Trump Fund-Raiser Rakes In More Than $50.5 Million, Campaign Says

For several hours on Saturday evening, drivers on a typically scenic stretch of Palm Beach, Fla., had their views of the coast obscured by a line of luxury vehicles whose owners were mingling inside a mansion across the road.

The shoreline-blocking Range Rovers, Aston Martins and Bentleys hinted at the deep-pocketed donors attending a fund-raising dinner for former President Donald J. Trump’s presidential campaign, which it and the Republican National Committee said had raised more than $50.5 million.

The event, hosted by the billionaire John Paulson at his home, followed a concerted push by the Trump campaign to address a longstanding financial disparity with President Biden and Democrats as both parties gear up for the general election.

The reported total, which cannot be independently verified ahead of campaign finance filings in the coming months, is nearly double the $26 million that President Biden’s campaign said it raised last month at a celebrity-studded event at Radio City Music Hall in New York City.

Susie Wiles and Chris LaCivita, senior advisers to the former president who are effectively his campaign managers, said in a statement that the total made it “clearer than ever that we have the message, the operation and the money to propel President Trump to victory on November 5.”

Mr. Trump’s event, just down the road from his home at Mar-a-Lago, was in some ways a less flashy affair than its Democratic antecedent, one that traded Hollywood star power and New York City energy for a warmer clime, an abundance of palm trees and the manicured lawns typical of an island refuge for the moneyed elite.

But expectations ahead of the dinner were high, with Mr. Paulson and Trump campaign advisers vowing to outdo the Biden event. An invitation obtained by The New York Times suggested a contribution of $814,600 or the comparatively more modest $250,000.

The money raised, according to the invitation, will be directed to the Trump 47 Committee, a shared fund-raising agreement among the Trump campaign, the Republican National Committee and roughly 40 state parties. Such joint accounts can take in checks of as much as $814,600.

Mr. Trump, who has long had a penchant for superlatives, had predicted on his social media site, Truth Social, that the dinner would be the “biggest night in Fund Raising of ALL TIME!!!”

The former president arrived shortly before 7 p.m. with his wife, Melania Trump, who has made sparse appearances at political events during her husband’s third presidential campaign. “This has been some incredible evening before it even starts,” Mr. Trump said before posing for a photo with Mr. Paulson and entering the house.

Around 100 people were expected to attend the dinner, with a number of billionaires on the guest list.

Among the event’s co-chairs were familiar megadonors and Trump allies, including Rebekah Mercer, a major donor to Mr. Trump in 2016; Linda McMahon, a former Trump cabinet official; and Robert Bigelow, who backed Gov. Ron DeSantis of Florida in the Republican primary but in February donated $5 million to Mr. Trump’s super PAC.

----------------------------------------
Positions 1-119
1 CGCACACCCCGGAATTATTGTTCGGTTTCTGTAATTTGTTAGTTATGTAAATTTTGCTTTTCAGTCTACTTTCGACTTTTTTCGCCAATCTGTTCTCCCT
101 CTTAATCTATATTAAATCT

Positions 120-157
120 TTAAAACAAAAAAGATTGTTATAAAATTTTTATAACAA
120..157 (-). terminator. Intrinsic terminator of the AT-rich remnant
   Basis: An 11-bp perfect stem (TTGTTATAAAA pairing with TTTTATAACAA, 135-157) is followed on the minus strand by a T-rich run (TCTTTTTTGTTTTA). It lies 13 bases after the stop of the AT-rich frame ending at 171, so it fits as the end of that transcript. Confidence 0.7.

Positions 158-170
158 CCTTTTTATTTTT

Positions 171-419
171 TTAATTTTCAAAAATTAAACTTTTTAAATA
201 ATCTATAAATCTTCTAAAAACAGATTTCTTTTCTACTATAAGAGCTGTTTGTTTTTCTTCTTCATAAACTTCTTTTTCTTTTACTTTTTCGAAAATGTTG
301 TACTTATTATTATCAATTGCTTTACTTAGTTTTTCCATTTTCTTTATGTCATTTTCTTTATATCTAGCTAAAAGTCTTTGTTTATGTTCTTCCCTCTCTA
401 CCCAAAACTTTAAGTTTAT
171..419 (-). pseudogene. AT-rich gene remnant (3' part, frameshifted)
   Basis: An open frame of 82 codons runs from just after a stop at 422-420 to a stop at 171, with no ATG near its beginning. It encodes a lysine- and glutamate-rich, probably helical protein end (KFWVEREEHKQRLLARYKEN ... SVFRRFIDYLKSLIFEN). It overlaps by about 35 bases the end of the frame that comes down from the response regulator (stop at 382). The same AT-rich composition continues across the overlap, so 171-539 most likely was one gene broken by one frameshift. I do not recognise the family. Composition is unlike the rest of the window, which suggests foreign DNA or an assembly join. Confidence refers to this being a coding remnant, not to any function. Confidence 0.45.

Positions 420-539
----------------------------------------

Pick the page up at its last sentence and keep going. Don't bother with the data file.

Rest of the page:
Not all of those who wrote checks opted to attend. John Catsimatidis, a New York grocery store chain owner with a long history with Mr. Trump, was a co-chair of the event but said other commitments kept him from being present.

Under the shared fund-raising agreement, the first $6,600 of any contribution will go to Mr. Trump’s campaign. The next $5,000 will go to his Save America PAC, the political account he has used to pay his legal bills. (That amount is the maximum contribution allowed to Save America under federal rules.) The R.N.C. will get the next $413,000, and then will come dozens of state parties.

Mr. Trump and his team have effectively taken over the R.N.C., installing new leadership, pushing through layoffs and restructuring the national party’s operations to align it more closely with the campaign.

Fund-raising has been a major focus of the overhaul, particularly as Mr. Biden and Democrats have banked cash and built a significant financial advantage over the last several months.

The Biden campaign said earlier on Saturday that it, the Democratic Party and affiliated committees had raised more than $90 million in March, and that together they had $192 million on hand going into April. The Trump campaign said it and the Republican National Committee had raised $65.6 million in March, the former president’s best fund-raising month so far, and that they, along with their shared accounts, had $93.1 million on hand.

Mr. Biden’s campaign manager, Julie Chavez Rodriguez, said in a statement that the Democratic fund-raising numbers stood in “stark contrast to Trump’s cash-strapped operation.”

Mr. Biden’s totals were helped in part by the glamorous event in front of 5,000 donors at the storied Radio City Music Hall. Mr. Biden and two of his Democratic predecessors, former Presidents Barack Obama and Bill Clinton, were interviewed by the late-night host and comedian Stephen Colbert.

A number of musical guests, including Queen Latifah, Lizzo and Lea Michele, entertained the crowd.

The special guests billed on the invitation for the Trump fund-raiser were three of his former primary rivals who have since become campaign surrogates and joined him on the trail: Senator Tim Scott of South Carolina, Gov. Doug Burgum of North Dakota and Vivek Ramaswamy, the tech entrepreneur.

Maggie Haberman contributed reporting.

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